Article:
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Extra-Sensory Perception (ESP) In African Cultural Context

An Inquiry Into The Idea Of Extra-Sensory Perception (ESP) In African Cultural Context In The Light Of William James’ Pragmatic Notion Of Truth



1.1     Historical Background And Development Of Extra-Sensory Perception

We must hold open door to the possibility that the ways of knowing may be multiple and that each of these ways may be entitled to be dominated by the term ‘knowledge’…traditionally, epistemology has tended to confine itself to sense perception and intellectual cognition. The latter narrowly conceived. But this does not appear sufficient. Knowledge is an event by which human consciousness emerges in the light of being. We cannot prescribe in advance how being is to be revealed.[1]       

How do we know?” is the epistemological question that has spurred interminable disagreement among philosophers down the ages beginning from the Greek skepticism, to the idealism of Plato, realism of Aristotle, moving through the neo-Platonism, to its climax in rationalism and empiricism. The contention is whether the senses or reason should be accorded primary status in acquiring knowledge. The empiricists agree that our knowledge comes essentially through the senses and this is represented in this scholastic axiom: Nihil est intellectu quod non prius fuerit in sensuthere is nothing in the intellect which was not first in the senses. Even spiritual realities such as God are knowable by the human intellect only because the foundation of such concepts existed in what is in the senses and could be derived from sense knowledge by a process of reasoning and analogy. The Rationalists hold that reason is the essential source of knowledge. However, Immanuel Kant, harmonizing the two opinions (views) says that knowledge is the synthesis of the epistemic contributions of both the senses and reason, with the senses being the starting point in the process of acquiring knowledge.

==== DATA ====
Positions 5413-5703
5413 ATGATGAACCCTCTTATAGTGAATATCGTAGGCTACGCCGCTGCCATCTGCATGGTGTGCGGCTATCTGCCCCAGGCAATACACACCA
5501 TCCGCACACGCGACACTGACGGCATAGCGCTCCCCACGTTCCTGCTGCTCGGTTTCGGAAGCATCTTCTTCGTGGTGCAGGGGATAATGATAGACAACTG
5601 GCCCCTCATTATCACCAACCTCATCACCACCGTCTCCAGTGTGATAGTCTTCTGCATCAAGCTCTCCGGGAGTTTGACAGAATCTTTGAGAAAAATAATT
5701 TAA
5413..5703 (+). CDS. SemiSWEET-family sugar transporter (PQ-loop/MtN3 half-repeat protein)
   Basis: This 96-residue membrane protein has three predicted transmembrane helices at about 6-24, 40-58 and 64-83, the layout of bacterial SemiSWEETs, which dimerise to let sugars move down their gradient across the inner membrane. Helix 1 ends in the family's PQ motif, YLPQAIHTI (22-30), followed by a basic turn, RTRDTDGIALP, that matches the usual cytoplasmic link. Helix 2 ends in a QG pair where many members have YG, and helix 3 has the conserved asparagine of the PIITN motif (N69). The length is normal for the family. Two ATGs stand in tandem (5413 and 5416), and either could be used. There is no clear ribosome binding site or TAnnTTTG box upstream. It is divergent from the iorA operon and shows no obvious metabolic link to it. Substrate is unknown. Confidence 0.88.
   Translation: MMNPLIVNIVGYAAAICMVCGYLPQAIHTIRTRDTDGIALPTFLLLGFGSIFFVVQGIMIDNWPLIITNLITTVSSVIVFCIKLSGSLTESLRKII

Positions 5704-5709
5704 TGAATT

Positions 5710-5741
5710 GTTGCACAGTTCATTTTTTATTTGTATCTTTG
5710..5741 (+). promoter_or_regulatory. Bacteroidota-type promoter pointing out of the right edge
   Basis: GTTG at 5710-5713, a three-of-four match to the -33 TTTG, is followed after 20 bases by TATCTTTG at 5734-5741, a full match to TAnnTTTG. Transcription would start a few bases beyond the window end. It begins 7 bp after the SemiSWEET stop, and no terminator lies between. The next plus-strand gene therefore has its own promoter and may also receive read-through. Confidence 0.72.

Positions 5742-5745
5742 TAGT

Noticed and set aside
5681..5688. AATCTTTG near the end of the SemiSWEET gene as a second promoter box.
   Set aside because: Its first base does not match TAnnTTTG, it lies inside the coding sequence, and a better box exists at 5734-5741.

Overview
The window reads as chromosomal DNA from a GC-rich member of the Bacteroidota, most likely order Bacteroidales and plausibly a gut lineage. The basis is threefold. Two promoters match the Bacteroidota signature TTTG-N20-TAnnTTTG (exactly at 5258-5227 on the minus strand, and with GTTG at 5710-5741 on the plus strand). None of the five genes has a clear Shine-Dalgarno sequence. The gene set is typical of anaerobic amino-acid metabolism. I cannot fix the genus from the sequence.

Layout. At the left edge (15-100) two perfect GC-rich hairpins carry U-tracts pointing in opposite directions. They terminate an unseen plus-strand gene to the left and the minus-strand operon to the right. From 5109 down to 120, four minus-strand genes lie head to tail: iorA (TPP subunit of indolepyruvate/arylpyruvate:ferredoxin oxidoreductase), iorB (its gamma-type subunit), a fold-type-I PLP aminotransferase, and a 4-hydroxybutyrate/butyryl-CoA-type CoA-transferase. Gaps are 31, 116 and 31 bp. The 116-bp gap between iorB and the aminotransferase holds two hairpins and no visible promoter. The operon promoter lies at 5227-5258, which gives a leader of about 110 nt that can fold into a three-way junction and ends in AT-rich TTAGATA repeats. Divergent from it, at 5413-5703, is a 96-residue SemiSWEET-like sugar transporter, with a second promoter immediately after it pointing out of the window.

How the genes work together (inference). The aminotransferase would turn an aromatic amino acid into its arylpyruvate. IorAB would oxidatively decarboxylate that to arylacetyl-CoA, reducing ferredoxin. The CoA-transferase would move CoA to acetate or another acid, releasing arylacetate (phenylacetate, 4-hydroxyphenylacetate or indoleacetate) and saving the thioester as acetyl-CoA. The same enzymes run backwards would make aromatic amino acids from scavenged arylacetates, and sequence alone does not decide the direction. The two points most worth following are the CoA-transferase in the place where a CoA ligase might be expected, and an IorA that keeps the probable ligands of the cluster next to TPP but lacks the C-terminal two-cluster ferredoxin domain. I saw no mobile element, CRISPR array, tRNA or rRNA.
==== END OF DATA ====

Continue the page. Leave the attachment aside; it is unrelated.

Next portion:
1.2    Statement Of Problem

At this point, the question of Extra-sensory perception arises. Can we acquire or communicate ideas without going through the sensory channels? Researches and experiments in psychic powers and parapsychology answer this question in the affirmative. This is outside our normal concept of knowledge and may sound nonsensical to the traditional epistemologist. How do the Africans view this sort of knowledge? How do they conceive it? What is its position in their epistemic orientation? In this work, we shall be inquiring into the possibility and truth-value of such knowledge in the African cultural setting.

Actually our interest in this study was motivated by these two thoughts. First: the words of A.G.A Bello who advised:

Philosophers had better take the evidence of yogis, prophets, mystics, witches etc., more seriously. For if the sorts of things they claim happen really do, it may require more or less radical changes in our conceptual framework. There is of course need for skepticism, since fraud and charlatanism abound, especially concerning phenomena which are not amenable to easy verification or falsification, or observation or experiment. It would be naïve to think that yogis, prophets, witches, etc., throughout history have been talking trash; or self-conceit. [2]

With this, we take the next step to bring it home more concretely, that is to say, contextualize it in our African cultural setting. Is it not high time we examined the conjectures of the local native Doctor who claims to cross the boundaries of space and time to psychically diagnose spiritual problems and sickness from a distance, the testimonies of the Ezenwanyi (medium) at the bushy forest, the claims of messages, visions and other unexplained phenomenon of different religious groups around our nooks and crannies, the claims of the so-called occult man next door and finally our own personal psychical experiences of which we most of the times attribute to mere coincidence?

Secondly, this research paper is an attempt to respond to the address of Joseph Banks Rhine, a leading psychical researcher in his letter to Walter Franklin Prince:

I had much rather send a copy to an intelligent school teacher out in a small middle west city whom I happen to know would do something about the subject – perform some experiments, interest some students, start a working class…[3]